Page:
He also said that handling cash and change at the coin operated water station increases the risk of spreading the virus.
According to statistics from the U.S. Census Bureau, about 10% of households in McKinley County that encompass Gallup lack full plumbing — the highest rate outside of Alaska and one county in Arizona.
New Mexico Prepares For More Cases, Extended School Closures – Associated Press
The number of people who have tested positive for the coronavirus in New Mexico rose to 136 Thursday, a day after health officials confirmed the state's first COVID-19 related death.
The state Public Education Department also says an announcement regarding an extension to the school closure period is expected Friday.
Gov. Michelle Lujan Grisham first announced the school closure March 13, saying it would be in effect at least through April 3 and possibly longer, depending on conditions.
The governor on Thursday also formally requested that the U.S. Defense Department establish a staffed 248-bed U.S. Army combat support hospital in Albuquerque as a proactive measure to boost the state’s treatment capacity.
In Santa Fe County, the public defender's office closed Tuesday after one of its attorneys tested positive for the virus. The Santa Fe County jail already had stopped in-person visits, and the district court had switched to holding proceedings by phone.
New Mexico Sees Major Jump In Unemployment Claims Amid Virus - By Russell Contreras, Associated Press
More than 17,000 New Mexico residents applied for unemployment benefits amid the widespread economic shutdown caused by the coronavirus.
The numbers released Thursday show the jump in New Mexico is more than 19 times the number of claims the previous week. The U.S. Department of Labor says New Mexico saw 17,187 people apply for unemployment benefits last week compared to 869 the week before.
State Workforce Solutions Secretary Bill McCamley says the state has never seen a spike like this before.
The latest numbers come as oil and gas prices continue to fall — hurting one of New Mexico's most robust industries.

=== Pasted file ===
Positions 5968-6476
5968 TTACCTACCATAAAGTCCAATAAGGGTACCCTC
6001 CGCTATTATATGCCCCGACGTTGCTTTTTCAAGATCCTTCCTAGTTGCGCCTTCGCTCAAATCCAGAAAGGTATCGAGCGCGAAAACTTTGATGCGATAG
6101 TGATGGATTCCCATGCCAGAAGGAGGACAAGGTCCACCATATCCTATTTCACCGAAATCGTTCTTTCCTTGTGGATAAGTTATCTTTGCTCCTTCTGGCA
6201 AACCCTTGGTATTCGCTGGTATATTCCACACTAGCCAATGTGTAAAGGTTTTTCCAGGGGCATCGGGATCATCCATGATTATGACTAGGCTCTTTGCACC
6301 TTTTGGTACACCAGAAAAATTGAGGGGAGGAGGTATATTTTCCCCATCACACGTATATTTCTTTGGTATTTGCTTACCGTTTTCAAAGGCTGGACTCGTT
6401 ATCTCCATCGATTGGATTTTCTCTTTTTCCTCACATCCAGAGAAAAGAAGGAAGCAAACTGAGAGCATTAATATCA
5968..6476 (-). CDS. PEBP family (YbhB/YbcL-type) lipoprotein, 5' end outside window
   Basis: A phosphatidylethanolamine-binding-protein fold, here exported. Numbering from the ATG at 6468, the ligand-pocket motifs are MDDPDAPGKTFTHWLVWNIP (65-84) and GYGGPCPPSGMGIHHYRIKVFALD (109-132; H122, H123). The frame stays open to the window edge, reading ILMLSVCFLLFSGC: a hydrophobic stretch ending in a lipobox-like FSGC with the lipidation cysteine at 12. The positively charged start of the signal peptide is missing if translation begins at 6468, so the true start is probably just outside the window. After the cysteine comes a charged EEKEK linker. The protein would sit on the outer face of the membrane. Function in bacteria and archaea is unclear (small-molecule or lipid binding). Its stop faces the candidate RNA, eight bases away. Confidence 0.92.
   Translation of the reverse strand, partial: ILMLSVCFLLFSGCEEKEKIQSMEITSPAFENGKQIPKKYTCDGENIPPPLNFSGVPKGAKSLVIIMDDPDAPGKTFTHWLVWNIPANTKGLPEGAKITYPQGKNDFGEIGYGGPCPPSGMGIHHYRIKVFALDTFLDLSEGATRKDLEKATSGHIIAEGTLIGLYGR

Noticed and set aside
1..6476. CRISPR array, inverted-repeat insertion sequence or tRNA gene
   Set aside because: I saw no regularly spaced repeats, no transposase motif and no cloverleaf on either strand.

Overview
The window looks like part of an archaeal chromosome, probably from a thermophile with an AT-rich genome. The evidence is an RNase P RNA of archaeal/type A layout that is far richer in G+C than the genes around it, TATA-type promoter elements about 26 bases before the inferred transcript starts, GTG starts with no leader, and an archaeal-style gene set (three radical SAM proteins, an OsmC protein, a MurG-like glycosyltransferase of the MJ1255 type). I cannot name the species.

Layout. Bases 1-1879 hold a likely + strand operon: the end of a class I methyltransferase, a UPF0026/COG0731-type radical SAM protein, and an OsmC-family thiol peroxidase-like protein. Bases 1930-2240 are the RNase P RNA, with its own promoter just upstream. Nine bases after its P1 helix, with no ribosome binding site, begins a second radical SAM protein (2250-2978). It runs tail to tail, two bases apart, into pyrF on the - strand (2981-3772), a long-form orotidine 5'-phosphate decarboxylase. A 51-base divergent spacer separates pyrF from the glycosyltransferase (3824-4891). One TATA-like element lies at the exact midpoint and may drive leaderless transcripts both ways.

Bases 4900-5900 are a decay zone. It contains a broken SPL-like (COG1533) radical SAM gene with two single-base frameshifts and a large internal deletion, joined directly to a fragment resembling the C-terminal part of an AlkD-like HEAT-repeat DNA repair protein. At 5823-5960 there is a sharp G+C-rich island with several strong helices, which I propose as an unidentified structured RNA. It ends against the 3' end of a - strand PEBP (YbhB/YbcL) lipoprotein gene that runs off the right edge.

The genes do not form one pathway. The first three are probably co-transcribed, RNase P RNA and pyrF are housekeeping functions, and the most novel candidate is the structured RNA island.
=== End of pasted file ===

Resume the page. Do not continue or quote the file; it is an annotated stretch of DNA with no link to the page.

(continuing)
DA Held In Contempt For Skipping Hearing Amid COVID-19 Rules - Albuquerque Journal, Associated Press
A New Mexico district attorney says he was held in contempt of court after he skipped a hearing to follow COVID-19 travel restrictions.
The Albuquerque Journal reports state District Judge Lisa Riley in Carlsbad held Quay County District Attorney Timothy Rose in contempt when he failed to show up to a case 250 miles away.
Rose had agreed to take on a case in the 5th Judicial District, which prosecutors there were unable to accept because of a conflict of interest. But Riley denied two requests by Rose to attend the hearing by phone. She eventually held him in contempt and fined him $250.
Rose says the order conflicts with the Supreme Court's directives.
Authorities Squash Western New Mexico Prison Riot - Gallup Independent, Associated Press
Authorities say they have put down a prison riot in western New Mexico after a reported suicide of an inmate.
The Gallup Independent reports inmates at Northwestern New Mexico Correctional Center in Grants rioted last week after they were placed on lockdown following the early morning death of an unidentified inmate.
Investigators say around 300 inmates became unruly and damaged the facility.
Cibola County Sheriff Tony Mace says the inmates didn't want to be all cooped up together because of concerns over the coronavirus.
The Department of Corrections used less-than-lethal bean bag rounds and paintball guns containing irritants to regain control.
No injuries were reported.
State's Largest Jail Releases Some Inmates Amid Virus Worry – Associated Press
The largest municipal jail in New Mexico is releasing some inmates who are considered vulnerable to the new coronavirus.